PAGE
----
Nikhil, SEES Earth System Explorer 2023

Guest author

My fieldwork to map land via the Globe app led me to understand where I live better. Texas is the second-largest U.S. state by both area and population. There are only four deserts in North America, and Texas is home to the Chihuahuan Desert. Texas Land Conservancy [TLC] works to conserve natural areas, protect the physical and ecological integrity of their wildlife habitat and native plant communities, and provide essential endangered species habitat. Texas boasts nearly 300 native tree species and is also home to 85 species of mosquitoes. My areas of interest (AOIs) spanned Williamson and Travis counties.


Austin (Travis County)A city with a river and a park

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  • Previously known as Waterloo, Austin was incorporated in 1840 and named after Stephen F. Austin, the Founding Father of Texan Independence
  • The climate is classified as "humid subtropical" with hot summers and mild winters.
  • Austin’s preserve system began in 1935 with the creation of Zilker Nature Preserve.
  • The most common tree species are Ashe  juniper, cedar elm, live oak, sugarberry, and  Texas persimmon.

Round Rock (Williamson County)A sign on a stone wall next to a river

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  • The name of Round Rock was officially given to the community in 1854.
  • The city straddles the Balcones Escarpment, a fault zone that may be related to the Ouachita Mountains, formed 300 million years ago during a continental collision
  •  Round rock has thick, black, calcerous soils.
  • The most common plant species include Texas redbuds, Mexican bush sage, marigolds, and more.

Cedar Park (Williamson County)A path in a park

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  • Climate: Cedar Park experiences long, muggy summers and short, windy winters. It has a humid subtropical climate.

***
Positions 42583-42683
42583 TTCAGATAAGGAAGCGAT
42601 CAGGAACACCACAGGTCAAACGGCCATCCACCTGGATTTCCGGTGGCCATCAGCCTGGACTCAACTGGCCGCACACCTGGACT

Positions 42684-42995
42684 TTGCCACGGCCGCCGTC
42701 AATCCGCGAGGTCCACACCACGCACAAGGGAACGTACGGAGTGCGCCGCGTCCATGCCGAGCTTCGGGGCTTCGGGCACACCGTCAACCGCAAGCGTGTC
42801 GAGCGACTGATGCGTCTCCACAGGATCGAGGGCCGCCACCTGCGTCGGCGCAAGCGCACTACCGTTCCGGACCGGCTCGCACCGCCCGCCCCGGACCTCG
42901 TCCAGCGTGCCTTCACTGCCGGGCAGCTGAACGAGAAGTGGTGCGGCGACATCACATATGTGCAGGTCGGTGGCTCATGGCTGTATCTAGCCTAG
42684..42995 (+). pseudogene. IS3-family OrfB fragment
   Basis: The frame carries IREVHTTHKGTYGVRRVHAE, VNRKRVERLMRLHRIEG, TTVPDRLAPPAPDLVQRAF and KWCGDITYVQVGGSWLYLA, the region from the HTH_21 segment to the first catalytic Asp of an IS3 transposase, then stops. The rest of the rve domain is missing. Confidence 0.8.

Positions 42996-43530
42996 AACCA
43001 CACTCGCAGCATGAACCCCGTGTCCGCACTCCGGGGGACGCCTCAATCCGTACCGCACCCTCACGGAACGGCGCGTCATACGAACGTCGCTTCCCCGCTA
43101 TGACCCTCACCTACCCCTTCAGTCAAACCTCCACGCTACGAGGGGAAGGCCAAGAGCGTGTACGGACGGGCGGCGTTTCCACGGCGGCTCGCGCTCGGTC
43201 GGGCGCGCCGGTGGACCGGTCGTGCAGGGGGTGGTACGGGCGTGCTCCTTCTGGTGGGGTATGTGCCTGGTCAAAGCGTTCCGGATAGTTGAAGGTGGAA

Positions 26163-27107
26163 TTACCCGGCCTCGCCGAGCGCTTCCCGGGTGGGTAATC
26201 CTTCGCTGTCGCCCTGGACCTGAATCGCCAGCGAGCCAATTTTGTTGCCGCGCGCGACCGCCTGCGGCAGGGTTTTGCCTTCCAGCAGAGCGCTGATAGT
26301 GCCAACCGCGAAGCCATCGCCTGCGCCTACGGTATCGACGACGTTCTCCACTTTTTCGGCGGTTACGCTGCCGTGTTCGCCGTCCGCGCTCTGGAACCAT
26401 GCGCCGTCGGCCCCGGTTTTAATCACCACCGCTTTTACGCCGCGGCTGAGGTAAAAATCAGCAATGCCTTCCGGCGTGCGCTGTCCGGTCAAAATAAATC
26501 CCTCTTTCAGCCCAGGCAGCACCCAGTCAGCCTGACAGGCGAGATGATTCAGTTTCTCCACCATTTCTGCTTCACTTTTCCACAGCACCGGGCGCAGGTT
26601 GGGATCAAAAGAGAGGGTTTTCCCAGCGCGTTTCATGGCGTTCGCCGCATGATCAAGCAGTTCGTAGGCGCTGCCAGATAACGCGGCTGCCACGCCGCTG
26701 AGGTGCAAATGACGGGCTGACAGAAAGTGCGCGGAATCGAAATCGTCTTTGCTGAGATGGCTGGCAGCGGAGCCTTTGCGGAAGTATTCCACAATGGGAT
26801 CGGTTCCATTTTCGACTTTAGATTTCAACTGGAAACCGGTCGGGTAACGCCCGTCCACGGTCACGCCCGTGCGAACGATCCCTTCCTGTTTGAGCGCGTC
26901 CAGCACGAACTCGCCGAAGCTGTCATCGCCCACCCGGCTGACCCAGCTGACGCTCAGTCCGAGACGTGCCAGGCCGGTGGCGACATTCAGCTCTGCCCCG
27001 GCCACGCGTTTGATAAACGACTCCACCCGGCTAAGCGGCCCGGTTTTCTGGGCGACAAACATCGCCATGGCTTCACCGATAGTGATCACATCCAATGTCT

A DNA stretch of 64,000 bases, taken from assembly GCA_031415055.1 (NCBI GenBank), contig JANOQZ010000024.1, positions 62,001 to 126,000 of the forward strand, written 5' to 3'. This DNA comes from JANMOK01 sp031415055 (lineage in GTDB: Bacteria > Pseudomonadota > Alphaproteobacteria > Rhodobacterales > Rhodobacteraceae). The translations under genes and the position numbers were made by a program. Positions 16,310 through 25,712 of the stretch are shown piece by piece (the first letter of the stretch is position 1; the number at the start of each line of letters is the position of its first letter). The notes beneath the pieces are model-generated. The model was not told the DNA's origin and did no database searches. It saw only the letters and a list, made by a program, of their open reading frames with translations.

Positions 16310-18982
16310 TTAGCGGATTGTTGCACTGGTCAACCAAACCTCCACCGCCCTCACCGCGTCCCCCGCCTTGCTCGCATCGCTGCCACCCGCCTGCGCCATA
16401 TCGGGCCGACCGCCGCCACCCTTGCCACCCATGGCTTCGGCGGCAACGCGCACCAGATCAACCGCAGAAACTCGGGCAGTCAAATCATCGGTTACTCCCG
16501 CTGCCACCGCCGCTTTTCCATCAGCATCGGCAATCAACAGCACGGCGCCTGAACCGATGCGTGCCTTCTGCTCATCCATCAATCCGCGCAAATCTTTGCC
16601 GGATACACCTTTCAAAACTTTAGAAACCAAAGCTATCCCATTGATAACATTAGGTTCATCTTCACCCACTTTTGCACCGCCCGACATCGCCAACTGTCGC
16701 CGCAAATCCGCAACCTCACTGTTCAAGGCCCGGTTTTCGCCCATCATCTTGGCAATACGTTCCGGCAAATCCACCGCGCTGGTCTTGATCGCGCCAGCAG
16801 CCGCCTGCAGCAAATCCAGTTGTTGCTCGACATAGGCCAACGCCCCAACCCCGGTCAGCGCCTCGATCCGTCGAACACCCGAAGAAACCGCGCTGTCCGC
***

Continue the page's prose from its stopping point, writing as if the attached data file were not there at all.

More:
• There is plenty of limestone underneath the ground in Cedar Park.
  • The landscape of this area allows for optimal growth of Texas mountain laurels, holly, and wildflowers.

Leander (Williamson County)A bush on the shore of a lake

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  • Leander is home to many trees, including live oak, pistachio, Texas ash, and pecan.
  • This area’s source of water is Lake Travis, on the Colorado River in Travis County.
  • There are campgrounds, trails, and waterfalls open for public use here.
  • Turtles, bats, wild turkeys, and bluebonnets are all components of Leander’s ecosystem.


 About the author: Nikhil P. is a rising senior at Round Rock High School in Austin, TX. Nikhil Parida​​​​​​​His virtual internship is part of a collaboration between the Institute for Global Environmental Strategies (IGES) and the NASA  Texas Space Grant Consortium (TSGC) to extend the TSGC Summer Enhancement in Earth Science (SEES) internship for U.S. high school ( In this guest blog post, he shares the NASA SEES Earth System Explorers virtual internship in 2023.

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